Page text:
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Simply English

EDS Review: Rosy Apples

September 20, 2010


Rosy Apples: Children’s songs of the southern shires Simply English
Nortonbury Recordings NORTCD 003, 004


Simply English are a trio based in Hungary, formed fifteen years ago to dispel the illusion that the Celts have all the good music and the English have all the good umbrellas. The chutzpah of their founder and lead singer, Andy Rouse, is the source of their appeal. The vigour of this CD (one track is accompanied by descant recorder, bit of shouting, guitar, more shouting, vocals, mandolin) comes from their many years of performing at festivals, schools and universities where English traditional music is almost unknown. In recent years they have been producing themed CDs, starting with a Christmas album, and then Canakins, concentrating on songs from Shakespeare's plays.

Their latest CD is based on the songs collected by Alice Gillington, who spent years with the Gypsies (Roma) and other travelling people at the beginning of the last century (see Folk Music Journal 2006). She published five collections of children's game songs, and even one of actiongames that she composed herself. Simply English have chosen to combine new arrangements of action songs with dance tunes, so there are atmospheric mixes such as the action song ‘Threadle the Needle' being preceded by Hardy's haunting ‘Sun from the East' on descant recorder.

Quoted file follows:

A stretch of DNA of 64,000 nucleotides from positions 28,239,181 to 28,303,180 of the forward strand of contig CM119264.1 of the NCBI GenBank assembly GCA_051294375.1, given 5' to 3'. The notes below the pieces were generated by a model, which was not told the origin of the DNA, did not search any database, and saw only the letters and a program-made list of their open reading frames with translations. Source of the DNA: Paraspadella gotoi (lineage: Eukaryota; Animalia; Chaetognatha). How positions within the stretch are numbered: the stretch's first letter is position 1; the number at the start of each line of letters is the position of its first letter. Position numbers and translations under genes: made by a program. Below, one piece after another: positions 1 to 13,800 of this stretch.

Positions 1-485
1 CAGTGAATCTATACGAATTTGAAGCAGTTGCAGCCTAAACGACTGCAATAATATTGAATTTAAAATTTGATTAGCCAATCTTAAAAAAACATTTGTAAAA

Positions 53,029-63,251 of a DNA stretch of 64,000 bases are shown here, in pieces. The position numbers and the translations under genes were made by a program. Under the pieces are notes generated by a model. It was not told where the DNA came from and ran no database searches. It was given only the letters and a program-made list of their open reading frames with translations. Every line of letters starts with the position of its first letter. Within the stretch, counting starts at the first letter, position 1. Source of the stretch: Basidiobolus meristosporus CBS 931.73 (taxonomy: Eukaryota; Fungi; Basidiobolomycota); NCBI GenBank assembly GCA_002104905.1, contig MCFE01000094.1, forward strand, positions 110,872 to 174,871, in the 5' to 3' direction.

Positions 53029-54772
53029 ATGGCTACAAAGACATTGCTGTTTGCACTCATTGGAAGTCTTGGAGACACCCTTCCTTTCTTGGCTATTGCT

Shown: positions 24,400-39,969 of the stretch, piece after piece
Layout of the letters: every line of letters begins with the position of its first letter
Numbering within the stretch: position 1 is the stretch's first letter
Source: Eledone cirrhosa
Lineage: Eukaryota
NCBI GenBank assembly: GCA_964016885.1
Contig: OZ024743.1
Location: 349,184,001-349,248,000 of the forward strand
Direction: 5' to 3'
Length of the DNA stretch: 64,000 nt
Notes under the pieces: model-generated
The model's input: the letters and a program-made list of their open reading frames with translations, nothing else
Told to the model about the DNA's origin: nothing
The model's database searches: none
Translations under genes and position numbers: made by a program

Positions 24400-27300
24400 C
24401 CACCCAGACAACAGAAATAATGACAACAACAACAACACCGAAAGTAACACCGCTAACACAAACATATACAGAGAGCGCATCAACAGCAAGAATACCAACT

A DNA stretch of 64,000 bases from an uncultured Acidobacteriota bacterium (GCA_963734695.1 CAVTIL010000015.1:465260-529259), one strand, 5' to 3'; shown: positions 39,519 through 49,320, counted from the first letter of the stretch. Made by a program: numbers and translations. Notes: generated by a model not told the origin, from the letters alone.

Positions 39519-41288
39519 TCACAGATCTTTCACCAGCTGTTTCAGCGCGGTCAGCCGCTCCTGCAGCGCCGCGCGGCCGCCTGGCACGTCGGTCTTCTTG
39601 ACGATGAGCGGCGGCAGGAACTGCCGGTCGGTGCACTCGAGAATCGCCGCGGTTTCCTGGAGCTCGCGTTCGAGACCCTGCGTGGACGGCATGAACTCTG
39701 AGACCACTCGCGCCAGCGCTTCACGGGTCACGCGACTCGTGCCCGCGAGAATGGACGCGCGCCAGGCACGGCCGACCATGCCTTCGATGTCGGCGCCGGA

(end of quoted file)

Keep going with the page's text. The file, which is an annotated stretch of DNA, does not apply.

Opening with the dazzling mandolin playing of Tomi (Tamás Zajzon) on ‘The Birdies Ball' (with its irresistible, and quite untrue, line about ‘the awkward owl and the bashful jay'), they cover the usual children's subjects like the mass slaughter of ducks and the harassment of milkmaids (‘Fox and Grey Goose', ‘Where are you going to, my pretty maid'). There are audience draws such as ‘Wim Wim Wobble-O', and vigorous games such as ‘Oats and Beans and Barley-O', appropriately ending with a lullaby, ‘Hori Horo' (learnt from John Goodluck). All in all, a fascinating new take from ‘out there' on familiar English songs.

Gerald Porter


English Folk Dance and Song Society:  English Dance and Song, Autumn 2010.


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